Royal Bank of Scotland has failed to find profit for the ninth consecutive year, losing treble its deficit with an annual loss of £7 billion for 2016.
The bank reported losses of £7bn, compared to the loss of £2bn in 2015, as it continued to be plagued by problems stemming from the global financial crisis in 2008. The result extends the bank's streak to nine consecutive years of losses, worth almost £60 billion, or $75 billion.
The loss, the bank said, is caused by £10bn of one-off items, including £5.9bn for potential fines and legal costs.
The loss was driven by GBP5.87 billion taken in litigation and conduct costs, including the GBP3.10 billion provision RBS previously announced it would take over a US Department of Justice investigation into the mis-selling of mortgage-backed securities.
It will include £750m of savings in 2017.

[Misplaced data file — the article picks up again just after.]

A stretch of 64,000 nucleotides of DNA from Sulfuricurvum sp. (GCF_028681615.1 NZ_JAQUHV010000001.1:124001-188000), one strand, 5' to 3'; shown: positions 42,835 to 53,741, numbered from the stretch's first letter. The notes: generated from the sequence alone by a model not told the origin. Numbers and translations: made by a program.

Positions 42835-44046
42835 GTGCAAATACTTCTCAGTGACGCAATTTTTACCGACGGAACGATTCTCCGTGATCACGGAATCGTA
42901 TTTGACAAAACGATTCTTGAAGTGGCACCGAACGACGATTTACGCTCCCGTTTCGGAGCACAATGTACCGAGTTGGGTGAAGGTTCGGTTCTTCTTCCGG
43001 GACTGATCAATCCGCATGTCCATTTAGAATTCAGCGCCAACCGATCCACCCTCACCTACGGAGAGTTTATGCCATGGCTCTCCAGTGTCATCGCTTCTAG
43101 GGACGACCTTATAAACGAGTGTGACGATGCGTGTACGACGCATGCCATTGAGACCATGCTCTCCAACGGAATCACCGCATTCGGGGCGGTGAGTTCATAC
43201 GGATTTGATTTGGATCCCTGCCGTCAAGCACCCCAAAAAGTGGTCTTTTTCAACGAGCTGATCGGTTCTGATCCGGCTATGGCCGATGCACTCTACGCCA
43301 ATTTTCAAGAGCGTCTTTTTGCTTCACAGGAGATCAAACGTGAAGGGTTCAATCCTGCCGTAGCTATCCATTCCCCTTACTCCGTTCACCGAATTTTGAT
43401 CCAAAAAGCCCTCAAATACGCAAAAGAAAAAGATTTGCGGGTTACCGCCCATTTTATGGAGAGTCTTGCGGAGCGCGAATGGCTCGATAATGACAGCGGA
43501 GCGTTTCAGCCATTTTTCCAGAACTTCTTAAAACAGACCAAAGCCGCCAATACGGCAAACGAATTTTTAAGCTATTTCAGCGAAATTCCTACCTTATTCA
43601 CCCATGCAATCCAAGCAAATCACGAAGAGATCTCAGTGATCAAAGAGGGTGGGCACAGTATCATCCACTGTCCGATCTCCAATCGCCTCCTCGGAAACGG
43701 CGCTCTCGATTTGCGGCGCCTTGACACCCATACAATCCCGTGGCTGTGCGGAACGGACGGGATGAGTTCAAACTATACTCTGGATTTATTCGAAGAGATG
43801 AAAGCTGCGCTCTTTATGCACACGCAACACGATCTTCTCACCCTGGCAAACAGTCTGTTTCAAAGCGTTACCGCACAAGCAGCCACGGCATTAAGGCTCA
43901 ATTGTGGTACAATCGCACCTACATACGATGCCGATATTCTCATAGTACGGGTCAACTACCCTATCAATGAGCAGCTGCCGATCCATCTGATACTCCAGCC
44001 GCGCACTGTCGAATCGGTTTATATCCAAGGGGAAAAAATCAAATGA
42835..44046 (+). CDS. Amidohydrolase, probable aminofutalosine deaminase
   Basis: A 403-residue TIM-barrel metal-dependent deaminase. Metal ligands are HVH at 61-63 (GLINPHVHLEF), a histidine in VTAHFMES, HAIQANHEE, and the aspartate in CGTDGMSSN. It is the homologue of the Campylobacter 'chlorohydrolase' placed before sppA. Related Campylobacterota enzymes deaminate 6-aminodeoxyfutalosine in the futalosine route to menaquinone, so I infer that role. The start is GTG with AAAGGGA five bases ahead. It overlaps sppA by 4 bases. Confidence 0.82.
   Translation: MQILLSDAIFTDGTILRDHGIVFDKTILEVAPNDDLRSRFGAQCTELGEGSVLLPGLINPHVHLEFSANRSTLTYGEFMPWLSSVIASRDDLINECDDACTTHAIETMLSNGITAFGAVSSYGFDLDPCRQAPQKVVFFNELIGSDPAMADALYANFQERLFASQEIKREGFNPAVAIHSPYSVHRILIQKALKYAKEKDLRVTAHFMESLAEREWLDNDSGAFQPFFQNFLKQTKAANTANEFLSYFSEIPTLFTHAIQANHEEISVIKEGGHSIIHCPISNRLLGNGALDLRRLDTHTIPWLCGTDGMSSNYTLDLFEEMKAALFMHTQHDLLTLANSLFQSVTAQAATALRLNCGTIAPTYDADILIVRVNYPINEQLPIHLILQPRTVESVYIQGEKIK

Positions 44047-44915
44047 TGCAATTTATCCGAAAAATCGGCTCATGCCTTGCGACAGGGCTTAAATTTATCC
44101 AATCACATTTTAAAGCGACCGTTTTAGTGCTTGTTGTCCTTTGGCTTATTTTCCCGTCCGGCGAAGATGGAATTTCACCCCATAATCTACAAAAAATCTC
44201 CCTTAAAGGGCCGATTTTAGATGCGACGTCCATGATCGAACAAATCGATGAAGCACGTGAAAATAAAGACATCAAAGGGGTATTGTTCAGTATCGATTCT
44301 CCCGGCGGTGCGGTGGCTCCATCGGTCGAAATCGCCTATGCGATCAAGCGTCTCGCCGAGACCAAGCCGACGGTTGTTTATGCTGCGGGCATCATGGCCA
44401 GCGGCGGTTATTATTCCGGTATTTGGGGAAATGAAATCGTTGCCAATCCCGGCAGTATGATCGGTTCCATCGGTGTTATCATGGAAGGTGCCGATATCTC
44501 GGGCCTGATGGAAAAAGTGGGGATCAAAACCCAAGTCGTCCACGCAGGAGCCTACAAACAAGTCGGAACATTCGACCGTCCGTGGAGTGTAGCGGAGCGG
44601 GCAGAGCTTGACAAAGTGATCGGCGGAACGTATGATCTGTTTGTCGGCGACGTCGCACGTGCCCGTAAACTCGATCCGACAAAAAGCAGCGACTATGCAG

The lender has also had to set aside £3.1 billion ahead of an expected fine from United States authorities linked to mortgage backed securities. Royal Bank of Scotland Group plc has a 52 week low of GBX 148.40 and a 52 week high of GBX 260.90.
On Friday, RBS said it would slash operating expenses by a further 2 billion pounds over four years, with 750 million of savings to be made in the course of 2017.
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Ross McEwan, RBS's chief executive, also revealed that he does not think the bank will turn a profit this year either - meaning it is now looking at spending a decade languishing in the red.
The bank also intends to invest heavily in technology at its NatWest Markets business, replacing hundred of separate product databases with a single scalable platform.
The bank has seen £50bn of losses since the £45.5bn taxpayer bailout during the financial crises.
"Whatever happens it is quite clear that any return to paying a dividend remains some way off, and while today's losses weren't too much of a surprise it would appear investor reaction to the numbers has been relatively cool with the shares slipping back in early trade".
Instead, RBS and the government have suggested the bank gives £750m - which the bank has set aside - towards initiatives created to boost competition in United Kingdom business banking.
The British government now owns 73% of the bank, which is still dealing with the fallout of the financial crisis.